Wells, A study of the formants of the pure vowels of British English

V. Duration

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Measurement of duration

Although the question of vowel duration might be considered to fall outside the field defined by the title of this thesis, it has nevertheless been decided to present measurements of this feature in addition to those pertaining more strictly to vowel formants.

Measurements were made of the distances on the spectrograms between the point of onset of each vowel and the point of onset of the following /d/. Vowel onset was defined as the point where voicing began; the vowel formants were, of course, usually present considerably sooner, since /h/ regularly approximates in tamber to the vowel following it [21, §777-8]. The end of the vowel was taken as the point where the vertical striations representing the glottal pulses ceased, being interrupted by the contact of the tongue with the alveolar ridge for the articulation of /d/. This means, of course, that the vowel-consonant formant transitions were taken as part of the vowel.

The measurements taken (in hundredths of a centimetre) were treated statistically in various ways and then converted into seconds. Results are summarized in Table 6 and Table 7 and shown graphically in figure 9 and figure 10.

Relative versus absolute

Vowel durations can be measured straightforwardly in fractions of a second. Previous work has usually gone no further (e.g. [18]). In some languages, where there are no phonemic contrasts of length (or, in Jones's terminology, the language has only one chroneme [22, §§399,417]), there can be no objection to this. But it is not adequate for a language like English, where vowel length is contrastive -- whether the duration contrast is considered the chief difference between, say, /i/ and /ɩ/ (in which case they would usually be transcribed as i: and i [22, §402]), or whether it is held to be subsidiary to the main contrast which is one of tamber [22 §516].

If an important point of contrast between /i/ and /ɩ/, or between long and short vowels as a whole, is duration (length), then what is important is not so much the ABSOLUTE duration of a given vowel, but its RELATIVE duration compared with other vowels of a similar tamber, or with the speaker's overall average duration for all vowels. In any linguistic situation, it is contrasts that matter, and not absolute values.

The duration of each recorded vowel was measured from the spectrogram material. The durations of each individual speaker's 22 vowels were averaged to give the SPEAKER'S MEAN VOWEL DURATION. The resultant figures may be see in Table 6 (col. 4). Each vowel duration was then expressed as a ratio of the relevant speaker's mean vowel duration. It was very noticeable that the traditionally "short" vowels (i.e. /ɩ ɛ æ ɒ ɷ ʌ/) regularly had a relative duration of well under 1.00 (the only exception was an occasional /æ/, which reached in one case 1.06), while traditionally "long" vowels, /i ɑ ɔ u ɜ/, regularly scored well over unity (the minimum being one occurrence of /i/ with a ratio of exactly 1.00).

This result is of course not unexpected, since English vowels are well known to fall into two classes of markedly differing length or duration. It would however seem to show that opinions expressed here and there (e.g. [47 §§361(vi),362; 21 §§874-879]) that English may be losing the short/long vowel contrast are unfounded, at least as far as the kind of English spoken by the sample studied is concerned.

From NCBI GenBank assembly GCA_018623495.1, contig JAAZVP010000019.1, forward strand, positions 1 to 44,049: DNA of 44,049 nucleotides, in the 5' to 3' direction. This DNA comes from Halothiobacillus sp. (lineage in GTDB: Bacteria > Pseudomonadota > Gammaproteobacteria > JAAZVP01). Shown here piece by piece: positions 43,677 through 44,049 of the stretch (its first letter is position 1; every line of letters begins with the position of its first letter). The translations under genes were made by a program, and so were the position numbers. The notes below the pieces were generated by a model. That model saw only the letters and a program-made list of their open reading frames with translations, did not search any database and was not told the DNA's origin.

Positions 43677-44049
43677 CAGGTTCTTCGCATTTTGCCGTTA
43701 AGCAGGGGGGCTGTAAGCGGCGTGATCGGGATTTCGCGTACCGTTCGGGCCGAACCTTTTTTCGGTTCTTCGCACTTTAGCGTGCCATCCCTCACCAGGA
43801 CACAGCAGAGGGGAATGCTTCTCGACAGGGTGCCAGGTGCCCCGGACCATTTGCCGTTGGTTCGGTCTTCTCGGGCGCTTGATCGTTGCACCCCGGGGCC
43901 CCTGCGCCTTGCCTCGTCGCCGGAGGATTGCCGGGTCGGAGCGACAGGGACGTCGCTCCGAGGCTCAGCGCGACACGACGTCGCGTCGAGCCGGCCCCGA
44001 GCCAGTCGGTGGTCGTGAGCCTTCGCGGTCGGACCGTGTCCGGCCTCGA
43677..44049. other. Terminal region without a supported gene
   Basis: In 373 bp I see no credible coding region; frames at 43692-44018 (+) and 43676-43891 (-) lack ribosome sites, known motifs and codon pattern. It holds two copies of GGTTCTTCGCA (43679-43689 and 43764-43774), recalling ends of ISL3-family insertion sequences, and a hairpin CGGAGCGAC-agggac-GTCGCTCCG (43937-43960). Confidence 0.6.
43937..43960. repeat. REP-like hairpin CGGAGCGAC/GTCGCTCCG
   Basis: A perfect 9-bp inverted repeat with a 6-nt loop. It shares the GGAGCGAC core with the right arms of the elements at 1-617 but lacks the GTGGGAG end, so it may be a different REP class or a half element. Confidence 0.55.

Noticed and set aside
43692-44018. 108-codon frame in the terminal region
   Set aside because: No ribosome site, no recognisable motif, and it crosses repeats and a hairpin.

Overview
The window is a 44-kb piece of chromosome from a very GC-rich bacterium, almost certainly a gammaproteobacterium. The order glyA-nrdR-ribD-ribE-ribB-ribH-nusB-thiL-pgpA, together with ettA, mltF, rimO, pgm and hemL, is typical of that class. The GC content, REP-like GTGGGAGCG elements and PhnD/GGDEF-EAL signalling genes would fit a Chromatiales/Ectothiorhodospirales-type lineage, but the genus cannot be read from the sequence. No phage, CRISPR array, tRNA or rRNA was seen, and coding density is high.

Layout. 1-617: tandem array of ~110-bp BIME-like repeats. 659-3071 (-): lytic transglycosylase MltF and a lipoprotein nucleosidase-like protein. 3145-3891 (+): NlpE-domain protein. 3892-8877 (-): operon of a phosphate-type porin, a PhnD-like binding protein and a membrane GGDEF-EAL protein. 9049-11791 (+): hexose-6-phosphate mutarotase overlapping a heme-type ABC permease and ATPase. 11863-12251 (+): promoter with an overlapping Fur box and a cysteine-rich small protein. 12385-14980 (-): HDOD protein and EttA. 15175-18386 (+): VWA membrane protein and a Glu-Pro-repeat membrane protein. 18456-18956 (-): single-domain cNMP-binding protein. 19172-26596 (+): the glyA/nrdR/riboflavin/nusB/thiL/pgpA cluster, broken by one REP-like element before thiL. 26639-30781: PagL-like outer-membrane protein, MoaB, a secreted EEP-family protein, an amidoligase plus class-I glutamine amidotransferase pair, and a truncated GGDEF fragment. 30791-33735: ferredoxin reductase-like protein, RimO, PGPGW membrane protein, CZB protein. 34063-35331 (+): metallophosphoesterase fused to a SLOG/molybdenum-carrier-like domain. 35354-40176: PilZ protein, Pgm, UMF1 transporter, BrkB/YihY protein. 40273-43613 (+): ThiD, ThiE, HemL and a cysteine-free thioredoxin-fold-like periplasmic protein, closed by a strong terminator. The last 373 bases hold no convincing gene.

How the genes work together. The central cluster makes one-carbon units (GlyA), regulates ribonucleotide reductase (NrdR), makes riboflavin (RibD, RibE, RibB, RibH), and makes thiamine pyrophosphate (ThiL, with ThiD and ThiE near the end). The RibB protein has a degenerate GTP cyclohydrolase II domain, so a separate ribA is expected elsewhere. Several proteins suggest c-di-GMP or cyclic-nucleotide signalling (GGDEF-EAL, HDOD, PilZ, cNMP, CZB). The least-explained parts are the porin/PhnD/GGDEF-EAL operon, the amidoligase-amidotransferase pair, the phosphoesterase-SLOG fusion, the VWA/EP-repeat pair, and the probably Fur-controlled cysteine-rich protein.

Relationship between duration and tongue height

More interesting is the finding recorded in Table 7 and shown graphically in figs. 9a and 9b: that the open vowels studied are regularly of greater duration than close vowels of the same linguistic "length". This applies equally whether the absolute (fig. 9b) or relative (fig. 9a) values are considered. Thus /æ/ is regularly longer than /ɛ/ and /ɒ/, which in turn are regularly longer than /ɩ/ and /ɷ/; although all these short vowels are of shorter average duration than even the closest long vowels /i/ and /u/. The mid long vowel /ɜ/ is in turn longer than /i/ and /u/; and the open long vowels /ɑ/ and /ɔ/ are longest of all. Points in figs. 9a and 9b are plotted at conventional distances along the abscissa (corresponding to the articulatory dimension front-back) in order to bring out the similarity between this feature of variation in duration on the one hand and the familiar vowel quadrilateral on the other. The only vowel noticeably out of place is /ʌ/, which in spite of its half-open to open articulatory position is nearest in average duration, whether relative or absolute, to the short close vowels /ɩ/ and /ɷ/. It is not clear why this should be so.

The average absolute durations of short vowels, long vowels, and all vowels pooled, together with the ratios of long vowel average to short vowel average, are shown for each speaker in Table 6. It will be seen that the overall average for short vowel duration is 0.16 secs., with a standard deviation of 0.03 secs., while the overall average for long vowel duration is 0.30 secs., with standard deviation of 0.08 secs. Speakers' mean vowel durations ranged between 0.18 secs. and 0.32 secs., with a grand average of all vowels for all speakers of 0.23 secs. The duration ratio of a given speaker's average for long vowels to his average for short vowels was found to range between 1.4 to one and 2.7 to one, with a mean of 1.9 to one.

Vowel duration statistics quoted by Jones

Measurements for the vowel durations in the words seed and lid in his own speech are quoted by Jones [22, §§403,405] as follows: seed, 0.252 secs.; lid, 0.135 secs. If the duration ratio between these two vowels (1.87 to one) is typical of all Jones's long vowels versus short vowels, then his ratio is very near to the average found in the present study.

Vowels in contexts other than /h-d/ will, of course, have different durations. Jones [22 §403] gives the following average lengths for his /i/ (which he writes i:) in various phonetic contexts:
see0.317 secs.
It will be seen from this data that the position before a voiced consonant, as exemplified in the words here studied, corresponds to the longest vowel duration of all preconsonantal positions, being exceeded only by prejunctural (final) position. Vowels occurring prejuncturally will be about one-quarter as long again as those before a voiced consonant; those occurring before nasals and voiceless consonants will be about four-fifths and half as long respectively, while vowels before intervocalic voiceless consonants will be only about one-third as long. All the foregoing applies exclusively to strssed vowels bearing the nuclear tone of the intonation pattern; vowels under other conditions of stress and intonation may be expected to be of considerably shorter duration.